CALD Enterprise

CALD Enterprise promotes international trade, business investment and development by developing global partnerships and use of Information and Communication Technologie's. 

  1. Top Cup Coffee 

Top cup Coffee is a CALD Enterprise Brand/Trade mark that facilitates coffee fair trade from Africa 

Our concept
Our goal is to develop a global or international partnerships that will help smallholder coffee farmers in Kenya and Africa link with Coffee Research Institute's information and training center and credit unions through the existing coffee cooperative societies and factories using modern innovative Information and Communication Technologies (ICT's) that will enable flow of information and training on improved varieties, better growing practices, value addition and financial credit and as well set up a direct coffee exchange fair trade market portal to get a better price for coffee products.

Importance of Coffee in Kenya
We recognize the importance and impact of the Kenyan coffee cooperative sub-sector on economic activity in terms of income generation, employment creation, foreign exchange earnings and tax revenue. Over the years, the economic performance of coffee has had repercussions on all spheres of life, both upstream affecting farm input suppliers and downstream the transport sector; on savings and investment intermediation; consumption of goods; and households’ ability to pay for education, health and other services. Even politics at all levels cannot ignore or be ignored by coffee, not least in the race for well-paying jobs, sinecures, and contracts in the various institutions that serve as gravy trains in the coffee sector cash cow. 

Problem we are addressing:  
Today, the Kenyan coffee sub-sector is underperforming due to lack of creative and innovative ideas to share knowledge and information on best practices and access to reliable and direct Fairtrade markets, this is caused majority of family’s average household incomes to drop to the international poverty line and as well affecting education and health standards especially in the Kenyan coffee growing communities. 

The Kenyan coffee sub-sector is manifested in the decline of export earnings from US$500 million in the 1990's to less than US$ 150 million in 2015. This is attributable to low productivity of 2 Kg's per coffee tree against a potential of 30 Kg's per tree on average, uprooting of coffee trees, high cost of inputs especially fertilizer and pesticides, limited credit access and poor institutional governance weakness. Moreover, the existing laws that govern coffee value chain have not been realigned with the Constitution of Kenya 2010 and other laws.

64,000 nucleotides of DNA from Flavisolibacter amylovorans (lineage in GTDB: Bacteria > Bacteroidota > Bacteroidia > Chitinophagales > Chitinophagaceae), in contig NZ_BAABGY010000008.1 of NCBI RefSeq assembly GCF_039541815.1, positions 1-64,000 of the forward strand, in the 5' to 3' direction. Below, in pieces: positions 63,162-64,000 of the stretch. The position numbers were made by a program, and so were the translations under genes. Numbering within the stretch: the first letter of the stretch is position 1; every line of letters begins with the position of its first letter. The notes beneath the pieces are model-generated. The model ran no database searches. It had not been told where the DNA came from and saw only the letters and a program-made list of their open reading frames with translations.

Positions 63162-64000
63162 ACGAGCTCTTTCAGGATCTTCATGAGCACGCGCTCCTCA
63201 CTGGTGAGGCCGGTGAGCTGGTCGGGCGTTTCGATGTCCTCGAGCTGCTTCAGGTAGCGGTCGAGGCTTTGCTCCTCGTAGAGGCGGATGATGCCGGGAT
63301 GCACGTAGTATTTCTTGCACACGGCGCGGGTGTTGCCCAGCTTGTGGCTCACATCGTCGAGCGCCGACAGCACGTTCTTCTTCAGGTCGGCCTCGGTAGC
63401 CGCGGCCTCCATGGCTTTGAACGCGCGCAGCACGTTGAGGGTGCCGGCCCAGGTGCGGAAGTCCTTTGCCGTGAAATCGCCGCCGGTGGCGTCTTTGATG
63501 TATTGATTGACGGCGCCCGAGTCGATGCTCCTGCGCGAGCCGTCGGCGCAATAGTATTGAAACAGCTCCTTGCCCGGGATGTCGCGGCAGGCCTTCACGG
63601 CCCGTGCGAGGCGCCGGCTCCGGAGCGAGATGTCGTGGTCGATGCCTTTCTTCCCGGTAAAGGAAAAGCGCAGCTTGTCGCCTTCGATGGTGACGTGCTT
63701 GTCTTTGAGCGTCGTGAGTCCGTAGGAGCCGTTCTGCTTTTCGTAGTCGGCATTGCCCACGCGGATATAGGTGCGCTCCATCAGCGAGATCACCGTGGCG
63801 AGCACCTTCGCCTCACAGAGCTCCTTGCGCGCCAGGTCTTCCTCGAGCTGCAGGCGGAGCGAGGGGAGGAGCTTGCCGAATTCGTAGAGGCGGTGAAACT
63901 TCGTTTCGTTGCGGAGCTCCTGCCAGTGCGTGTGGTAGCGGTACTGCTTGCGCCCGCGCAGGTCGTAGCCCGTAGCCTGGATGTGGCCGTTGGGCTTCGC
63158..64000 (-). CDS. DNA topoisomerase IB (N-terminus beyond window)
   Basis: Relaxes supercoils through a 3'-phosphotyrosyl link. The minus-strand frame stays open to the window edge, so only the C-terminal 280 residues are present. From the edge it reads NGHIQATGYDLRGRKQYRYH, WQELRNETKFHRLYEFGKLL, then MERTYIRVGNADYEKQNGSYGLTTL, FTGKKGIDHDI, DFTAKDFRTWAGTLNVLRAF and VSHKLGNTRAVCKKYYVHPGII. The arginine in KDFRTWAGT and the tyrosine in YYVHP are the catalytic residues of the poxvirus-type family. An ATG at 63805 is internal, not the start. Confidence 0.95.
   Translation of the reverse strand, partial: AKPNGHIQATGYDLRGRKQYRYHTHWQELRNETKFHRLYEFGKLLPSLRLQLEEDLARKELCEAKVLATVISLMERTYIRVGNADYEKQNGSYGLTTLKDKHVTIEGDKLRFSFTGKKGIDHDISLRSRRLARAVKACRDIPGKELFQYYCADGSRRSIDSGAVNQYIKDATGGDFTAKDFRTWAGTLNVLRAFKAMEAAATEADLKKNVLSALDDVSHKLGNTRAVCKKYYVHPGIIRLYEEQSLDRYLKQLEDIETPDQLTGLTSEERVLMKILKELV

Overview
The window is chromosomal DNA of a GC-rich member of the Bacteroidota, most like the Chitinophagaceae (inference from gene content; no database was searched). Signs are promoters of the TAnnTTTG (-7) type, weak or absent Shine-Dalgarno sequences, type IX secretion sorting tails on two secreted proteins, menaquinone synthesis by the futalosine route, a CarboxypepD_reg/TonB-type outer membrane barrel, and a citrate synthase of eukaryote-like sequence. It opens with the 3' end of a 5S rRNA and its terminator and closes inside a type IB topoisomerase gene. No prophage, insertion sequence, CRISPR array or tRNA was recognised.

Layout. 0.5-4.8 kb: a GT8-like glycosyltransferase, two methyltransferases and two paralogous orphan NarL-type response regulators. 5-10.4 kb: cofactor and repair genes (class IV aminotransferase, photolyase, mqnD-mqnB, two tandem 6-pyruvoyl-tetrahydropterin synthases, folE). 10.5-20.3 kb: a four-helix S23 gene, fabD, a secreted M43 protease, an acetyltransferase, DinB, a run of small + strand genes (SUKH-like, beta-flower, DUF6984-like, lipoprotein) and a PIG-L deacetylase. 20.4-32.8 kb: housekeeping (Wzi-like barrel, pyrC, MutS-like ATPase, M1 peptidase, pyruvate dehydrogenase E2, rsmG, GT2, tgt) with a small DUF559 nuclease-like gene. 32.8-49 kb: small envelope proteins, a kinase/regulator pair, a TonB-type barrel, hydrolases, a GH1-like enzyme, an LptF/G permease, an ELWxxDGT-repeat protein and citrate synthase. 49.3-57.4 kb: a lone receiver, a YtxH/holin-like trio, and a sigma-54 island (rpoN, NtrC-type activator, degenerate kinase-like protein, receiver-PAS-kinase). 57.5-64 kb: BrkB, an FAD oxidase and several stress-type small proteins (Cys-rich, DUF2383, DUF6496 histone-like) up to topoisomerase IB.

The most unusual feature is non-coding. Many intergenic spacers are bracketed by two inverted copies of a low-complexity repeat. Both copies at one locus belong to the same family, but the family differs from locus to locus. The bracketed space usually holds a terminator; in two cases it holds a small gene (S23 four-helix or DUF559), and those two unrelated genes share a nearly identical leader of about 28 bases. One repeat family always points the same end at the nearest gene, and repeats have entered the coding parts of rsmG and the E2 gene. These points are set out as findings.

i)        Lack of modern information and communication technology structures -  
     Coffee cooperatives societies/SACCO’s lack the modern technology information, communication and training structure that link farmers with best practices from research institutes through their cooperatives that will increase production, address climate change issues and add value. 

ii)      Lack of access to direct domestic and global markets – Exchange Market portal - 
In Kenya, farmers are not allowed to market their coffee, and therefore do not know the opportunities in the market. Kenya has the natural advantage of winning in the specialty coffee segment, given the premium prices it attracts, the country has not invested in positioning itself in this segment.

Salome Kilonzo - Manager Kakuyuni Farmers Cooperative Society
iii)      Lack of Financial Inclusion – Majority of the coffee smallholder farmers living in rural Kenya where their farms are don’t have reliable access to the modern technology savings and credit services, they must travel to the nearest town or city to access them. 



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